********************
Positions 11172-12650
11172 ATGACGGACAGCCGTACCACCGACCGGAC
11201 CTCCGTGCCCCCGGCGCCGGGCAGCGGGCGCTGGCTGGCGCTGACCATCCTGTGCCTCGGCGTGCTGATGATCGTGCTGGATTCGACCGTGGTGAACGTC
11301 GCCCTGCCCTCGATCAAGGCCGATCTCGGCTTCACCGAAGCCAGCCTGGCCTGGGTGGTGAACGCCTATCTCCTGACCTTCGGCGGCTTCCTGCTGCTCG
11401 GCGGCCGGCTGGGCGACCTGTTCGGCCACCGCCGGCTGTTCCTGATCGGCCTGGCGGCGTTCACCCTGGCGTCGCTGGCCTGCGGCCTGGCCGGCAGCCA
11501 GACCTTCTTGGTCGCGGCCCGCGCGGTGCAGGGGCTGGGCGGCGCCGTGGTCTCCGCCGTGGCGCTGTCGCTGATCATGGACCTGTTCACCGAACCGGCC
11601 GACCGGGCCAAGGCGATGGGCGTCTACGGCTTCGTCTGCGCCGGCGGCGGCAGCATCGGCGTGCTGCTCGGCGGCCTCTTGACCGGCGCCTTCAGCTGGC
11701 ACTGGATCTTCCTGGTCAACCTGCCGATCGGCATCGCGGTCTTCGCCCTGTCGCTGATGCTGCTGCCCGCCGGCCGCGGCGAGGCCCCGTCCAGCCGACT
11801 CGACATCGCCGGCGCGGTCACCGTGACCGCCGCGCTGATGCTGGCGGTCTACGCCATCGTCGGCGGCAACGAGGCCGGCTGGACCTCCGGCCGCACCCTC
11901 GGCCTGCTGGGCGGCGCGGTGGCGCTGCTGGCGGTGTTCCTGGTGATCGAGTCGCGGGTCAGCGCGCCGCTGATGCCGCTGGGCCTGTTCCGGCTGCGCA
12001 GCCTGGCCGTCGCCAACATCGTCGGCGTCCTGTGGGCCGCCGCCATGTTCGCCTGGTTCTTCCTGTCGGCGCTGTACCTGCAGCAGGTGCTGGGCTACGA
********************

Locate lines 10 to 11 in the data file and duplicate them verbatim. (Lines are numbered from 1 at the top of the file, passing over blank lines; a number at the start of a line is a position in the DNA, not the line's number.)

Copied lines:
11901 GGCCTGCTGGGCGGCGCGGTGGCGCTGCTGGCGGTGTTCCTGGTGATCGAGTCGCGGGTCAGCGCGCCGCTGATGCCGCTGGGCCTGTTCCGGCTGCGCA
12001 GCCTGGCCGTCGCCAACATCGTCGGCGTCCTGTGGGCCGCCGCCATGTTCGCCTGGTTCTTCCTGTCGGCGCTGTACCTGCAGCAGGTGCTGGGCTACGA